The FBI watches them, trying to determine where and when they'll commit acts of violence. The government sets up major raids to round up and arrest dozens of them at a time. They're charged under post-9/11 terror laws. These people are not members of Al Qaeda or terror groups; they're animal-rights activists and environmentalists. In recent years, several branches of local, state, and federal law enforcement have worked to lock up members of groups that have released animals from fur farms, burned down Hummer dealerships, and performed other acts of extreme advocacy. While there is no question that groups such as the arson-happy Earth Liberation Front are legitimate threats to commerce, logging operations, and employees, are they really the number-one domestic terror threat, as an FBI deputy director claimed in 2005? Of course not, says writer Will Potter and those tied to the movement. Potter will speak on the "Green Scare," what activists call new efforts to charge their comrades with crimes—they claim that the government is overreacting by branding them terrorists. Potter, who calls himself an independent journalist—but is clear about where he stands on the issue—will speak on this underreported and complex subject. Potter's talk should offer a unique perspective on how the use of the word "terrorists" changes the public's view of activists.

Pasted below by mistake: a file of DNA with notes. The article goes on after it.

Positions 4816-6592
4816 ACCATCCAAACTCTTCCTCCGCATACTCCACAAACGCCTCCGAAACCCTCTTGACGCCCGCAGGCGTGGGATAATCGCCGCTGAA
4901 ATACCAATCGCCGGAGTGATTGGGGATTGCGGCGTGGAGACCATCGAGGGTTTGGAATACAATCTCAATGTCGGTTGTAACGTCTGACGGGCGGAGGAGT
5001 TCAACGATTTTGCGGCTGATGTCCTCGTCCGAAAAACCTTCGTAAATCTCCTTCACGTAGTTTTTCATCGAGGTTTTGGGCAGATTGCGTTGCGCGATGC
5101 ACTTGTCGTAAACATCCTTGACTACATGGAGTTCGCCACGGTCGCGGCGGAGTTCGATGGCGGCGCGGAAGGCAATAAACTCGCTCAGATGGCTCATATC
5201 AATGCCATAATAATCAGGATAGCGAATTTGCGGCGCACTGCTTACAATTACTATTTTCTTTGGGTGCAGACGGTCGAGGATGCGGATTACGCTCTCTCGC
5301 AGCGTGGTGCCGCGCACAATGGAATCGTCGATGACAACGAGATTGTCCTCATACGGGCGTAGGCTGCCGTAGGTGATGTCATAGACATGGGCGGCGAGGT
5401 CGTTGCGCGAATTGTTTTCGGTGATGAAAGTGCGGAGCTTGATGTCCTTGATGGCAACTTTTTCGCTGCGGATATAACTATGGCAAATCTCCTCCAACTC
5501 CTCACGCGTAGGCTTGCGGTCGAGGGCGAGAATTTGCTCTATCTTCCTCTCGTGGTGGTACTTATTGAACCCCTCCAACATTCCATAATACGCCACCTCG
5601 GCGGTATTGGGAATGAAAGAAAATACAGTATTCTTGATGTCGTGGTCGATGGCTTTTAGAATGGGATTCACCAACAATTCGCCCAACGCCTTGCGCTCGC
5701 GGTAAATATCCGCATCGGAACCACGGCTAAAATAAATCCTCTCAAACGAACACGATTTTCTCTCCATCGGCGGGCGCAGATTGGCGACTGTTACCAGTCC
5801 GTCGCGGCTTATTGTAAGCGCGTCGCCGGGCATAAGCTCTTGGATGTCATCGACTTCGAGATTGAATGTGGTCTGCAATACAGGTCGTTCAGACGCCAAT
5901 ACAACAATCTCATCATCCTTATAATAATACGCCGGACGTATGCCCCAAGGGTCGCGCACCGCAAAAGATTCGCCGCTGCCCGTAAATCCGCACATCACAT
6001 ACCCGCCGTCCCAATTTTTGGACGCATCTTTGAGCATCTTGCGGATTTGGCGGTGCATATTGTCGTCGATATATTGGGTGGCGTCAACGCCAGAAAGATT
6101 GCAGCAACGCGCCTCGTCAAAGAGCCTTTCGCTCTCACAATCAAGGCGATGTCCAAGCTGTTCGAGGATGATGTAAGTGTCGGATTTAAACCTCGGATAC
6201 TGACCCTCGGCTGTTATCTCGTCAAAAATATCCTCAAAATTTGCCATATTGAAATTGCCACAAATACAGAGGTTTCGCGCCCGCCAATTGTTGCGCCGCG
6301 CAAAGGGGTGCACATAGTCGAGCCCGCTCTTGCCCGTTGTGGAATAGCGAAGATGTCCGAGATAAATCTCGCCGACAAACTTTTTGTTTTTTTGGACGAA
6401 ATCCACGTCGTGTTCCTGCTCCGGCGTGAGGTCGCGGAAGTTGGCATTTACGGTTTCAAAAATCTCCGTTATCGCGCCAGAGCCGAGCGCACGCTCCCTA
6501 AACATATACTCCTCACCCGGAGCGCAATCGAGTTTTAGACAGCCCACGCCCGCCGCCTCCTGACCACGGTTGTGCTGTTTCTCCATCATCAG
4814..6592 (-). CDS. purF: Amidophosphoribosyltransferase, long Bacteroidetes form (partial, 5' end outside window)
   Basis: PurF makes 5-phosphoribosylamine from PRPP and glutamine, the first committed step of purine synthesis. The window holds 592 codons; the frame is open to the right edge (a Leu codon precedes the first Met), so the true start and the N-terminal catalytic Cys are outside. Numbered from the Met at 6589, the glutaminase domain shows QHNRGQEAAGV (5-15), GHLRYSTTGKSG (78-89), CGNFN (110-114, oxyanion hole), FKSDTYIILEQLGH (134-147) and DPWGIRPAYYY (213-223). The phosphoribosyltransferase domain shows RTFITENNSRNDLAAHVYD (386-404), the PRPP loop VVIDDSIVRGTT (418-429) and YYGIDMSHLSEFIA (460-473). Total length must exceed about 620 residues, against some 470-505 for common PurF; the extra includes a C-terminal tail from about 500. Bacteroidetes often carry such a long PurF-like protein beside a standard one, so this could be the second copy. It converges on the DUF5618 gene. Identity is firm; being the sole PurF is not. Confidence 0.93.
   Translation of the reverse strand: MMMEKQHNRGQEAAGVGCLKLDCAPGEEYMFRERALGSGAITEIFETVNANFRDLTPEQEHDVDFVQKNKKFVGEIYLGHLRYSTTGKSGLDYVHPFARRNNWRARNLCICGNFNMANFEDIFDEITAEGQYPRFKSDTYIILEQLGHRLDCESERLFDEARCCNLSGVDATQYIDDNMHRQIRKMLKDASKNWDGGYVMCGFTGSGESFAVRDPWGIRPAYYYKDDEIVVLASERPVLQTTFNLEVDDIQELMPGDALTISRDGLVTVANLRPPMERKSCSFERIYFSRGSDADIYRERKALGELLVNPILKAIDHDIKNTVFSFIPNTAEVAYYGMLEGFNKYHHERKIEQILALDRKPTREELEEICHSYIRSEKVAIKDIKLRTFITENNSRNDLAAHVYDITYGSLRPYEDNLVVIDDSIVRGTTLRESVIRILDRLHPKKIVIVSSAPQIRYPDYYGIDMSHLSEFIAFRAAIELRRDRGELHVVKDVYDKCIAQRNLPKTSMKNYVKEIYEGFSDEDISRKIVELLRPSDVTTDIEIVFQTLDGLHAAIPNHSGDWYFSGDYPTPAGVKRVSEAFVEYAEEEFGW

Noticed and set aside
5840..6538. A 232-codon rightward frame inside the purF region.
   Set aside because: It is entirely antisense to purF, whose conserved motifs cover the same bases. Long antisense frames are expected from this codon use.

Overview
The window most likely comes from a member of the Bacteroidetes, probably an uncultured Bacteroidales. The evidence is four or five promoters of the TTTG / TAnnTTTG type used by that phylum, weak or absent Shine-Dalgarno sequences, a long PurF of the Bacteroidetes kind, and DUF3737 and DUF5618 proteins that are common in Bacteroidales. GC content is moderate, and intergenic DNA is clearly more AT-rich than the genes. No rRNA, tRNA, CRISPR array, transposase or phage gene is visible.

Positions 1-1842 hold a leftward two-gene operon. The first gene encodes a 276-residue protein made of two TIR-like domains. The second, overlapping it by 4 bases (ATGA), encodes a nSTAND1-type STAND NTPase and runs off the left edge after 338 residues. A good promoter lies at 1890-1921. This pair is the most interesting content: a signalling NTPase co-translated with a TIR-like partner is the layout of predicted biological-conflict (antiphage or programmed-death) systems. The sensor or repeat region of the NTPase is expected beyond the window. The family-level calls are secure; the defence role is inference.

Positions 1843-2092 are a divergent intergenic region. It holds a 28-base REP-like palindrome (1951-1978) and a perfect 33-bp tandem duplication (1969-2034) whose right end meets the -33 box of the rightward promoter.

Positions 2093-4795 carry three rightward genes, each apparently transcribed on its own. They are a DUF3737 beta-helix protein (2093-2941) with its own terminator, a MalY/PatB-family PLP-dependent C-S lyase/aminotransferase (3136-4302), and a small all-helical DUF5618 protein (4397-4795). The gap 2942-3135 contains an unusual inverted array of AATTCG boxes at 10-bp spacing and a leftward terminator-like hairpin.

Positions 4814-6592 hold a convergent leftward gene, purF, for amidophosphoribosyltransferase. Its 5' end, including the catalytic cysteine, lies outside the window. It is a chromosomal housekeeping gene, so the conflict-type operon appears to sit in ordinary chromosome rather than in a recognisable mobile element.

Thu., Feb. 12, 7 p.m., 2009
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